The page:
Unseasonably cool temperatures and frequent rain recently put a damper on top-down driving for convertible owners in our region.
I joined the chilled and rain-soaked drop top wannabes last month when Porsche Cars North America delivered its 2013 Porsche 911 Carrera 4S Cabriolet for evaluation.
But as someone who sees the glass half-full, I saw the wet road conditions as a proving ground to experience the real-world traction of the Porsche 911 4S all-wheel drive system.
Not just a winter ally, all-wheel drive provides a reassuring safety net on wet roads with a Porsche Traction Management system that directs the majority of torque (325 lb-ft) to the rear wheels on dry pavement.
If rear wheel traction is compromised on wet surfaces, the system automatically sends the exact proportion of torque needed to the front wheels for seamless forward motion, keeping the car safely balanced and controlled on its intended course.
The 2013 Porsche 911 Carrera 4S features a color graphic in the gauge cluster showing the car’s front/rear torque split in real-time.
Another instrument displays at-a-glance numbers that indicate gear placement of the car’s seven-speed manual transmission while on the move.
The close-ratio manual gear box is mated to the Carrera 4S model’s 3.8-liter,400 horsepower flat six-cylinder engine that redlines at a lofty 7,800 revolutions per minute.
A Sport Chrono Package ($1,850) works with the seven-speed manual to rapidly match the engine speed when shifting to lower gears for race-inspired “throttle blip” downshifts.
The Carrera 4S at highway speed and in seventh gear renders fuel economy of 26 miles per gallon. City driving yields 18 mpg.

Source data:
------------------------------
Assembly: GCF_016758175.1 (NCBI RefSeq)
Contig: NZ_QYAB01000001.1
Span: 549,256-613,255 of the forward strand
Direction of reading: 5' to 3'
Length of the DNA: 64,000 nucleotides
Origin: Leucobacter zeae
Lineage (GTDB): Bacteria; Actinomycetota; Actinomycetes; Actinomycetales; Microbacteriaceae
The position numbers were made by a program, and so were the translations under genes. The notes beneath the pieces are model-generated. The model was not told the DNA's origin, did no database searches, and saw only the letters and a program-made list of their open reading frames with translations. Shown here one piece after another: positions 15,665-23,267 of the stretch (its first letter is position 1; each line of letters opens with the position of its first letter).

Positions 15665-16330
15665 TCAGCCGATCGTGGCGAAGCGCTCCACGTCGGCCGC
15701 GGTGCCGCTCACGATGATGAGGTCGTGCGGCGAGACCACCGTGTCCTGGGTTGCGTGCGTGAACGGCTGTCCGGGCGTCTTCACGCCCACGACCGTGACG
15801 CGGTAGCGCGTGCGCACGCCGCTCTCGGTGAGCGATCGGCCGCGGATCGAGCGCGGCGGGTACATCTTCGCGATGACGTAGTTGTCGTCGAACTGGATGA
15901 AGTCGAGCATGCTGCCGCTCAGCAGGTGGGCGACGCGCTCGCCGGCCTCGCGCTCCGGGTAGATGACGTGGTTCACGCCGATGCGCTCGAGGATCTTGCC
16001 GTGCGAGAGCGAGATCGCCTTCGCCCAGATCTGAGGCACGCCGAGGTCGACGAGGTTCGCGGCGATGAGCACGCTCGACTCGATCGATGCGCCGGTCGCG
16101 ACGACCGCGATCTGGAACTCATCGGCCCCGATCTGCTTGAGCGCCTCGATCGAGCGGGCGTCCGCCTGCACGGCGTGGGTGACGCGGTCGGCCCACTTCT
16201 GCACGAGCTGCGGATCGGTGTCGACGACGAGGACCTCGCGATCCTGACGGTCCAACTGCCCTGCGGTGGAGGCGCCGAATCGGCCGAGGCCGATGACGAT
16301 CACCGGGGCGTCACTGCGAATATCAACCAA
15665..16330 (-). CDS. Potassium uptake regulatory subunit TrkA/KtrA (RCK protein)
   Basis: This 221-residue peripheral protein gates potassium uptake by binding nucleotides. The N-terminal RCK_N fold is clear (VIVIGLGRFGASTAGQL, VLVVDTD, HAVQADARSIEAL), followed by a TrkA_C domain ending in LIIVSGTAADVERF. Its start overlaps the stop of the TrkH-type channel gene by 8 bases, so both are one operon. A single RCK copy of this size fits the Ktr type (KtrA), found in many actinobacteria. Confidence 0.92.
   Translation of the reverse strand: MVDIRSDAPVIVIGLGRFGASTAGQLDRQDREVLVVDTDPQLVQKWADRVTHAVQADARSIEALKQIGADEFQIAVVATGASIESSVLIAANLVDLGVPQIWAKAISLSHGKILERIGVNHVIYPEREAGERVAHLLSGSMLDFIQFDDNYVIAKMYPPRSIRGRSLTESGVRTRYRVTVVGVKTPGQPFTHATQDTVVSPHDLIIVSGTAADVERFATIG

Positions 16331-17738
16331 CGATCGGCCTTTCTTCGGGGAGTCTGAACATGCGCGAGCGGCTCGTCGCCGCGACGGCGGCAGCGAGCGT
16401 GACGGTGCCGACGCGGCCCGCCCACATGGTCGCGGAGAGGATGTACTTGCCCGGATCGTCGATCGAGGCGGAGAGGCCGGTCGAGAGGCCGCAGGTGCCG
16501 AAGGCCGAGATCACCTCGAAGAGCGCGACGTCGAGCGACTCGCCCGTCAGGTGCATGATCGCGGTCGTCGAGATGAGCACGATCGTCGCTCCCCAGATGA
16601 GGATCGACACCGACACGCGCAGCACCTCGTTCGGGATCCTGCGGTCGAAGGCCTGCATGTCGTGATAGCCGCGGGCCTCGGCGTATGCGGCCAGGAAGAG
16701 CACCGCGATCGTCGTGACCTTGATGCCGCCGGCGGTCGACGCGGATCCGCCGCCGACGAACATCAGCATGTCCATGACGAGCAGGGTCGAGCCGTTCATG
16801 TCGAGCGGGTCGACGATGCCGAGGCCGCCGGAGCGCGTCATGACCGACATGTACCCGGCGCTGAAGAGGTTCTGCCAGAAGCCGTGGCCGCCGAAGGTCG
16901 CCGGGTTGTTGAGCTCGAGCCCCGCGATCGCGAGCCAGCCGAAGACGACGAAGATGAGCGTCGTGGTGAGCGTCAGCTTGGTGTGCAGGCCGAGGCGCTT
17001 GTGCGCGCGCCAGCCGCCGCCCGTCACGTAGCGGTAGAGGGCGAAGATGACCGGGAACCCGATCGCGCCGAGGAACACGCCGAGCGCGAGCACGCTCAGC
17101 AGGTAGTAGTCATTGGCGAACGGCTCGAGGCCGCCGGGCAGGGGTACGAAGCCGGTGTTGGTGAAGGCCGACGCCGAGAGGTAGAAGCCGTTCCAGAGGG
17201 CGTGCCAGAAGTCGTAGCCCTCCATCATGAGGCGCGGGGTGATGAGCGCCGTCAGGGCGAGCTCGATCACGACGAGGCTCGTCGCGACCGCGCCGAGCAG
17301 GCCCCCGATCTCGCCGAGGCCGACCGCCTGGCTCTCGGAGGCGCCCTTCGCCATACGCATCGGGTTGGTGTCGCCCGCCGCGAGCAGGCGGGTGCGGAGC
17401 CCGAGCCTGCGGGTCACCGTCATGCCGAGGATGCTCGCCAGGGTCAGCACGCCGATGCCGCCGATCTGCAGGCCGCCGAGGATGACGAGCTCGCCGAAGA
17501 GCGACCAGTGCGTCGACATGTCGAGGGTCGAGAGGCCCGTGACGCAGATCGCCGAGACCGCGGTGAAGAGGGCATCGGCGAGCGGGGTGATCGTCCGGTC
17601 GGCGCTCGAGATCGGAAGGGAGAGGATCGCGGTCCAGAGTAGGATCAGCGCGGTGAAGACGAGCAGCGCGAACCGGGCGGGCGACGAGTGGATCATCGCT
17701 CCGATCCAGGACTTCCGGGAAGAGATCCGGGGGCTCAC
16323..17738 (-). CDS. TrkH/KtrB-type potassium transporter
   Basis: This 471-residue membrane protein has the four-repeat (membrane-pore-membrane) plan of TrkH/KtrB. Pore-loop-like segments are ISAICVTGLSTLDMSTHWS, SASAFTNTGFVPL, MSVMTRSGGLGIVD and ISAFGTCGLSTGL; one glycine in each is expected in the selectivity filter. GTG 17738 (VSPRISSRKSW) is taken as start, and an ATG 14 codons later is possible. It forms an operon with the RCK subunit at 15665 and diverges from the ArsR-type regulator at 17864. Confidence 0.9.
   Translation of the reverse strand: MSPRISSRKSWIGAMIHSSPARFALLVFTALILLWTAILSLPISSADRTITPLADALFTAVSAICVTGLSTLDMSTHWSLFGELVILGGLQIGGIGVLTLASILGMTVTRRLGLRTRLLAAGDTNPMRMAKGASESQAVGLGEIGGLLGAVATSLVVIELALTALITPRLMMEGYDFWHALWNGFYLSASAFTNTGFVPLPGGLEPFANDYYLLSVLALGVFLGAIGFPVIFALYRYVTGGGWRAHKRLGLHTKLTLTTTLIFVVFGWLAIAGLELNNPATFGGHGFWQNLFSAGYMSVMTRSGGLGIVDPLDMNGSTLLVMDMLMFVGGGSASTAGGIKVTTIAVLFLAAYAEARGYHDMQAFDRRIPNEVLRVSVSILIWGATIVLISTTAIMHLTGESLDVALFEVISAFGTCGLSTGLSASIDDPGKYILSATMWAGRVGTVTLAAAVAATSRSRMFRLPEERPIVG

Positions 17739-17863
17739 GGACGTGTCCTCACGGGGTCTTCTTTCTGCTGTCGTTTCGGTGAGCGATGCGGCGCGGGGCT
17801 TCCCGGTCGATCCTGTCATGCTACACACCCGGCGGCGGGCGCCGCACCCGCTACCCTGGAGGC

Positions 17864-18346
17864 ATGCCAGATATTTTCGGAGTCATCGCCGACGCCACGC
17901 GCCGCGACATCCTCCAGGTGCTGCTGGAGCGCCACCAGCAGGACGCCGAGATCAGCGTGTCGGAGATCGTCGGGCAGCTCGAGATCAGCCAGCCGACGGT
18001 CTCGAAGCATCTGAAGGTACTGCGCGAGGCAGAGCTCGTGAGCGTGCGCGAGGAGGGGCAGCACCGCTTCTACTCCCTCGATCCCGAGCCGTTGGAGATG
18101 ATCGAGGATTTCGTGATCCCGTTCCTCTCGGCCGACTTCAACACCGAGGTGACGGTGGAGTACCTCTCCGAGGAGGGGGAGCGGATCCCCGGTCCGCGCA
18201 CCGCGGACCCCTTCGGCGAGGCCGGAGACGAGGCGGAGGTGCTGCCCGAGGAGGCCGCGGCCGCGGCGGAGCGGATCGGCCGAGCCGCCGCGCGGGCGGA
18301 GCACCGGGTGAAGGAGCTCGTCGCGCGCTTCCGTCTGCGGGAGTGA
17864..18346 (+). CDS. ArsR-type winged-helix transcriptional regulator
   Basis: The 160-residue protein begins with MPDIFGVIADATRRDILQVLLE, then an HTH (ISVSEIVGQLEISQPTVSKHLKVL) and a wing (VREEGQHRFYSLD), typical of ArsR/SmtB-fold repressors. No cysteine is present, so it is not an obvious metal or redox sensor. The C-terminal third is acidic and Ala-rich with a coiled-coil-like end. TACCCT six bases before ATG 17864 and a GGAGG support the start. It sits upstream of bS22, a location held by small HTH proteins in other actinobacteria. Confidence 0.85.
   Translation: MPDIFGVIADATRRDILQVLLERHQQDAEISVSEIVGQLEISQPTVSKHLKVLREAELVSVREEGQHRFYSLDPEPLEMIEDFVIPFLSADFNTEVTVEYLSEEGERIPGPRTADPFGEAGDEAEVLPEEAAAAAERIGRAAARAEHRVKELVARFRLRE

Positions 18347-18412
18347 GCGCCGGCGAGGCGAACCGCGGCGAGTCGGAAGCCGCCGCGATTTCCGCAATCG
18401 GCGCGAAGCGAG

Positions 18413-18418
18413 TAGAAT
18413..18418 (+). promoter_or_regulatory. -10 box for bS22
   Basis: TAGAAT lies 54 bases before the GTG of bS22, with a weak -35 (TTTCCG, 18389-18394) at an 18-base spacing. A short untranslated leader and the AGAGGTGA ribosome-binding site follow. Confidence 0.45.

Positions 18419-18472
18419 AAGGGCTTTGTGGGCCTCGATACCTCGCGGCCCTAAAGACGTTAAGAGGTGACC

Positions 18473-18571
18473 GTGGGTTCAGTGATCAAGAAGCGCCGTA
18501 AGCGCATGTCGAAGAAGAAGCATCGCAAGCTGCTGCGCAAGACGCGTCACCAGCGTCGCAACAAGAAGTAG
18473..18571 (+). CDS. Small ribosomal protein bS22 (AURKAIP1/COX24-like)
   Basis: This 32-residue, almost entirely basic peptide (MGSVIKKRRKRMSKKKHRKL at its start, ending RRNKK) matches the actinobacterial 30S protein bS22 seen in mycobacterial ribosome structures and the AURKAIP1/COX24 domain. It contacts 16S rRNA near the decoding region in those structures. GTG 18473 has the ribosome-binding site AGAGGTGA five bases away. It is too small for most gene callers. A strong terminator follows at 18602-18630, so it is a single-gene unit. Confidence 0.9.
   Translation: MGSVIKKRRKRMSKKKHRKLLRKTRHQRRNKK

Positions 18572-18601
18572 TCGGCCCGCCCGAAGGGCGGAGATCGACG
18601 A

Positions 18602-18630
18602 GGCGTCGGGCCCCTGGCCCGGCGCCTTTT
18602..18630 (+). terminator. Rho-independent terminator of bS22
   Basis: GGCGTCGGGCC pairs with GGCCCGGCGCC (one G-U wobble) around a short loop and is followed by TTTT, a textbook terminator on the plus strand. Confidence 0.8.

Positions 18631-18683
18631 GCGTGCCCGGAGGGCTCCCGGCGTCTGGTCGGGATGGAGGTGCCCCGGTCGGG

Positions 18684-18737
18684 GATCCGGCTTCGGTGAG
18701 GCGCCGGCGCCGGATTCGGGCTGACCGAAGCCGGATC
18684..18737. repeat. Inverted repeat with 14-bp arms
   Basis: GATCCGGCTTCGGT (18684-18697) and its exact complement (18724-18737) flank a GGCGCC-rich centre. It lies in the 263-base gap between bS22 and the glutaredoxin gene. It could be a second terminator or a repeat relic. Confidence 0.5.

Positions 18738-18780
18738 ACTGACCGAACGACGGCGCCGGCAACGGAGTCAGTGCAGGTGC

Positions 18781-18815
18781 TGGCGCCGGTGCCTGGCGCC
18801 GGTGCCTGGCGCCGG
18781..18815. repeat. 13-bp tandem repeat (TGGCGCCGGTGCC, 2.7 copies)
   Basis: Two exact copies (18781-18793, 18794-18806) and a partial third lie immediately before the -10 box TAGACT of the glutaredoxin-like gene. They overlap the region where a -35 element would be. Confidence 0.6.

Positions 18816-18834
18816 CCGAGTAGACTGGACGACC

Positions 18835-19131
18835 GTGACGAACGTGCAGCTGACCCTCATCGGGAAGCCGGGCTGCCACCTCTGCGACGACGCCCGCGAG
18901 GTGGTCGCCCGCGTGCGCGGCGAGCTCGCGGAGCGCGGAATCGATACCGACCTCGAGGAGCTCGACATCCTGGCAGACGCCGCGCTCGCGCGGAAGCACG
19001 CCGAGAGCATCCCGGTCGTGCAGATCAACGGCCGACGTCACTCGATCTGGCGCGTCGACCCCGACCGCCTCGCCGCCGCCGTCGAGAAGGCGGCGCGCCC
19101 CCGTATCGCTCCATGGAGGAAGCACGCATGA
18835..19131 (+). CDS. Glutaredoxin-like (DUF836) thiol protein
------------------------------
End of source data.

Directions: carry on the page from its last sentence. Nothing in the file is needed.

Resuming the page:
My test car came with an available Sport Exhaust System ($2,950) that endows this seventh-generation 911 with throaty pipes. I prefer listening to their exhaust note over the provided 12-channel 800-watt Burmester Sound System.
The rear-engine Porsche 911 Carrera 4S Cabriolet is quiet on the highway with sound pulled away from the closed cockpit at left lane speeds across the Borman Expressway.
Ride quality is pleasantly absorbent, even on less than perfect pavement. Steering input is superb. So is the stopping power of the 13-inch ventilated brakes.
Inside, Carrera’s leather wrapped cockpit seats two adults comfortably in front with twin rear buckets reserved for youngsters as back legroom winds up short when front seat occupants come in tall.
Sun-filled blue sky days came twice during my test period and with that the return of exhilarating 911 top-down driving enjoyment.
The 911 Cabriolet’s insulated fabric roof lowers in 13 seconds to a stowed position behind the rear seats. The forward portion of the top becomes the tonneau cover for a smooth bodyline appearance.
Cargo room is dedicated to 4.4 cubic feet in a front-mount trunk. Clubs fit across the back seat.
The 2013 Porsche 911 Carrera 4S Cabriolet is an all-season daily driver for deep pocket buyers able to weather the starting price of $118,480 with freight.